“Universe on screen in the 21st century: visible and invisible – part one: new astronomical images in fiction in the 21st century: Reusing, modeling, creating” Interdisciplinary Research Day organized by LESA laboratories (Laboratory of Research in Arts Sciences, Aix). -University of Marseille), CERILAC (Interdisciplinary Studies and UFR Letters, Arts, Film Research Center, Paris Cité University) and APC (AstroParticle and Cosmology Laboratory, Paris Cité University)
January 20, 2023 in Paris.
Check out program details at Fabula…
The “Universe on Screen in the 21st Century” project consists of two JEs, the first in Paris on January 20 and the second on May 5, 2023 (date to be confirmed), accompanied by an exhibition at the University of Aix-Marseille.
Presentation of the day
The 21st century has seen the development and proliferation of new astronomical and planetary images: both in observation and visualization techniques – and the development of digital technology – and unique visual forms in objects observed in a unique way (color nebulae observed by the Hubble telescope, from the Chandra X-ray Observatory graphic examples, psychedelic colors captured in infrared light by the Spitzer satellite, digitally simulated or photographed black holes, high-resolution visible stars, rovers, etc.) The production of these new scientific representations of space that transcended the limits of direct visual observation has been the subject of much research, emphasizing their incorporation into visual culture and art history. But these images, in turn, shape a new conception of the Universe in contexts other than observation and scientific mediation, and inform and shape its representation in feature films, especially science fiction, in the 21st century. . As in 1968, for Kubrick’s 2001 work, the contributions of astronomers and astrophysicists and reports of scientific imagery feed modern ideas that the films action is located at the edge of the Universe, in our solar system, or on Earth. Through more or less close collaborations with scientists, but also through reuse, especially in composite images, films, and serials, the aesthetics of images of space seems to have been reconstructed with the proliferation of these new images.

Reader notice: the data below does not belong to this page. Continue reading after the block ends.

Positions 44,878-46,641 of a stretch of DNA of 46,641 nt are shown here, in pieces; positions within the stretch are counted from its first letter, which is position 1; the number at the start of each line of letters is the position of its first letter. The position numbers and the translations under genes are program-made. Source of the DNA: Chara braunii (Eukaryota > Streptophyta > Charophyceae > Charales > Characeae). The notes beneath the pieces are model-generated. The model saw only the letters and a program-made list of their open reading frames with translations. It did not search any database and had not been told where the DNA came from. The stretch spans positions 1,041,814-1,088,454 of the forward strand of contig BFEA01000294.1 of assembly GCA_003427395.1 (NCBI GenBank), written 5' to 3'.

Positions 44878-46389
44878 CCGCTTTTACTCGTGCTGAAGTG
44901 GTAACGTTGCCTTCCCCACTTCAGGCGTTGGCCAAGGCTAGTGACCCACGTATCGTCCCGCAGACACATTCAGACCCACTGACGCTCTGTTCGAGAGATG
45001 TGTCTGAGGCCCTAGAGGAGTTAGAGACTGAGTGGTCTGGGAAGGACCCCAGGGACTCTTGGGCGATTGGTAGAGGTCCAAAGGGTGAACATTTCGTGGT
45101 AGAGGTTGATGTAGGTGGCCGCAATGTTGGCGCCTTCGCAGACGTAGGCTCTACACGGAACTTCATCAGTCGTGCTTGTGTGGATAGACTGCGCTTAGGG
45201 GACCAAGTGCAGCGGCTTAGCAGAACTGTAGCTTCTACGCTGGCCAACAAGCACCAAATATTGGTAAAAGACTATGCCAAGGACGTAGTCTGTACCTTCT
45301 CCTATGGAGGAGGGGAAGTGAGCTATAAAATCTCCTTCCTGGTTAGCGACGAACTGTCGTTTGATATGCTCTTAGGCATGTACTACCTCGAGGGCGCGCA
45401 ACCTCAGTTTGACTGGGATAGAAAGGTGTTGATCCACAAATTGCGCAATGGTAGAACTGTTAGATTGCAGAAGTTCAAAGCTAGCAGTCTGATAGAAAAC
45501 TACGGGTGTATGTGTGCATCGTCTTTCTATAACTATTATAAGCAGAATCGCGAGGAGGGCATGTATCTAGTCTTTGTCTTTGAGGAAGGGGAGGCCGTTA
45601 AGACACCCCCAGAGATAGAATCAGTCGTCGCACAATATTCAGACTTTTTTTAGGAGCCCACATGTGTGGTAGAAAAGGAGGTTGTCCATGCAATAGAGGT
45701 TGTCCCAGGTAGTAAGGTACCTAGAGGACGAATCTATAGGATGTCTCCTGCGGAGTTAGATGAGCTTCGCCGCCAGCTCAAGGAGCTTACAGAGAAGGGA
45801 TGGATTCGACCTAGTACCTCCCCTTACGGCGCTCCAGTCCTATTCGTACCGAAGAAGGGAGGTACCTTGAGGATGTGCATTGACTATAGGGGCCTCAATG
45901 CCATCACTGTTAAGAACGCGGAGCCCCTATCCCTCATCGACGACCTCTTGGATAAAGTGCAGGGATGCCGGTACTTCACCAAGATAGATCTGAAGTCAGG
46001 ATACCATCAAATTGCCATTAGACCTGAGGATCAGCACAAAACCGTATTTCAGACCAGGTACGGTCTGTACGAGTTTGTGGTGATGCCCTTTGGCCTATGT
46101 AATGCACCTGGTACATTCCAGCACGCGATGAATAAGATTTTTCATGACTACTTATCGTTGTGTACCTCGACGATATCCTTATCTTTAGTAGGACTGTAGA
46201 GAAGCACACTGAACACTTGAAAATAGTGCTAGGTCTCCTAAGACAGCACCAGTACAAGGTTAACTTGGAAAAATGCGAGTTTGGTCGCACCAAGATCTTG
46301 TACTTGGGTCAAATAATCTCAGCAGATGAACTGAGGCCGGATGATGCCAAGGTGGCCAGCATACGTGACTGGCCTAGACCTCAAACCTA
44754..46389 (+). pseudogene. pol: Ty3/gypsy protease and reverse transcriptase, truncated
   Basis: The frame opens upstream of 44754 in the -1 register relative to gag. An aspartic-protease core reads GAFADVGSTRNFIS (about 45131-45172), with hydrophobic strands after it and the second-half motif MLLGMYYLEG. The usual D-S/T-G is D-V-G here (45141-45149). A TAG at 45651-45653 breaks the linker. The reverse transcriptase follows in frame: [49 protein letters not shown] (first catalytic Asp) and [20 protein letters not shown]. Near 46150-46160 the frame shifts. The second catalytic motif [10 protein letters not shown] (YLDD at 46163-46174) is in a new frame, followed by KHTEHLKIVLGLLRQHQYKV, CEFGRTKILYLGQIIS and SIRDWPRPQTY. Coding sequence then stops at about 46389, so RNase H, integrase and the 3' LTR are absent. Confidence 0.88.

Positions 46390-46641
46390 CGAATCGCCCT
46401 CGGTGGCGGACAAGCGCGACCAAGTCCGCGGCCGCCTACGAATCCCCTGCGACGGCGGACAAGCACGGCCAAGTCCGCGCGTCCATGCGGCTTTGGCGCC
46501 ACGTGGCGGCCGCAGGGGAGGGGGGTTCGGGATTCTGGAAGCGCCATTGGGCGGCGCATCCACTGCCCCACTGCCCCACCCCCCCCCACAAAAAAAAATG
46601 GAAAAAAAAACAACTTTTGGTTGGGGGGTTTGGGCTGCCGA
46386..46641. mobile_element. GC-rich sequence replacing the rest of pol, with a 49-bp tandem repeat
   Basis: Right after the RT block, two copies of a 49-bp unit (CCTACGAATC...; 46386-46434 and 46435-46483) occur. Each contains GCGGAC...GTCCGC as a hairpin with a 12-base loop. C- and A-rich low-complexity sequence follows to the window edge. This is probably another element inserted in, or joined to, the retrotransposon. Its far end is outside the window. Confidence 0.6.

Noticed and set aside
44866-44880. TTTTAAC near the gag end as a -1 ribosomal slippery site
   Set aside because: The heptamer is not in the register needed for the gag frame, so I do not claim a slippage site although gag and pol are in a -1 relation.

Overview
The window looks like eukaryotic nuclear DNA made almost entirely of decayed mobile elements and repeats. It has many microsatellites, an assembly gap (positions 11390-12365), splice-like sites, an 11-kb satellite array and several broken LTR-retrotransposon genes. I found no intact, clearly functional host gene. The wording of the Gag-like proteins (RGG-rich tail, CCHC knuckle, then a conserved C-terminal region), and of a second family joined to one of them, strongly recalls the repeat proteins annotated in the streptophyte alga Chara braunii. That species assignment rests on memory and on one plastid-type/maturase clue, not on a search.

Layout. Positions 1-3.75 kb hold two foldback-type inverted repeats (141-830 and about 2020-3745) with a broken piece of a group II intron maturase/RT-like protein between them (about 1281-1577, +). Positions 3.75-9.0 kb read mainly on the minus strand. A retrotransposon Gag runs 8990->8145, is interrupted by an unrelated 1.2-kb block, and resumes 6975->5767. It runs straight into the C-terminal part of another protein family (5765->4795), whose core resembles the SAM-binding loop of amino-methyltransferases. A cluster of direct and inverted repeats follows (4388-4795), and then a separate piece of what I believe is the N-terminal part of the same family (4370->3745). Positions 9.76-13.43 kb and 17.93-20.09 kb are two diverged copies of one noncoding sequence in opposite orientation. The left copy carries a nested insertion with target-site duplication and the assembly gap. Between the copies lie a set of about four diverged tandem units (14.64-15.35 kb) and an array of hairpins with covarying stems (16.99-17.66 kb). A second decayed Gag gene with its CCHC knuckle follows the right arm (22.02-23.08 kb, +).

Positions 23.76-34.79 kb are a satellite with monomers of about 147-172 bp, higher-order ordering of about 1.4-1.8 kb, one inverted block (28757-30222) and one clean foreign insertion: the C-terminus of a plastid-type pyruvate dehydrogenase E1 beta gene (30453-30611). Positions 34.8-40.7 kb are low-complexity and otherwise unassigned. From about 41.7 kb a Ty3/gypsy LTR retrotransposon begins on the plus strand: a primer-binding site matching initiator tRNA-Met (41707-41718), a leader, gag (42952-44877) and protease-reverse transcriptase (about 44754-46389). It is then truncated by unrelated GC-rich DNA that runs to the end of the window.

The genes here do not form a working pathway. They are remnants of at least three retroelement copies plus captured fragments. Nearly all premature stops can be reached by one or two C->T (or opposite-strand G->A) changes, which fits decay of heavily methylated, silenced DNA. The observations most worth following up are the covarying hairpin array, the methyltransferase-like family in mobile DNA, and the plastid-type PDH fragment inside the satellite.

To the images of the Moon or Mars, exotic doubles of the ever-present Earth, updated images and, conversely, a proliferation of undocumented images of other stars far from Earth due to their massiveness are added. , their gaseous states, multiple rings and moons. Thus, cinema today imagines certain parts of the solar system differently—from the asteroid belt to the Kuiper belt—referring to other perceptual experiences whose objects are redefined by recent observations. New astronomical images, such as the moons and rings of Saturn observed by the Cassini-Huygens mission, Jupiter and its “eye” detailed by the Juno mission, are thus available on various plastics, etc. dramatic use in Hollywood as elsewhere. More than motifs or objects, these are the modes of representation and visualization that ultimately share astronomical images and fictional space in cinema. Thus, new methods of observing with remotely controlled rovers or drones on Mars, the Moon, or the comet Tchourioumov-Guérassimenko, known as Tchouri, can create new images of real or fictional stars in fiction.
Therefore, it will be a matter of studying the changes that took place after 1995, from an aesthetic and technical point of view, in which astronomical images entered modern art cinema in different ways – understood here in the broad sense of moving images.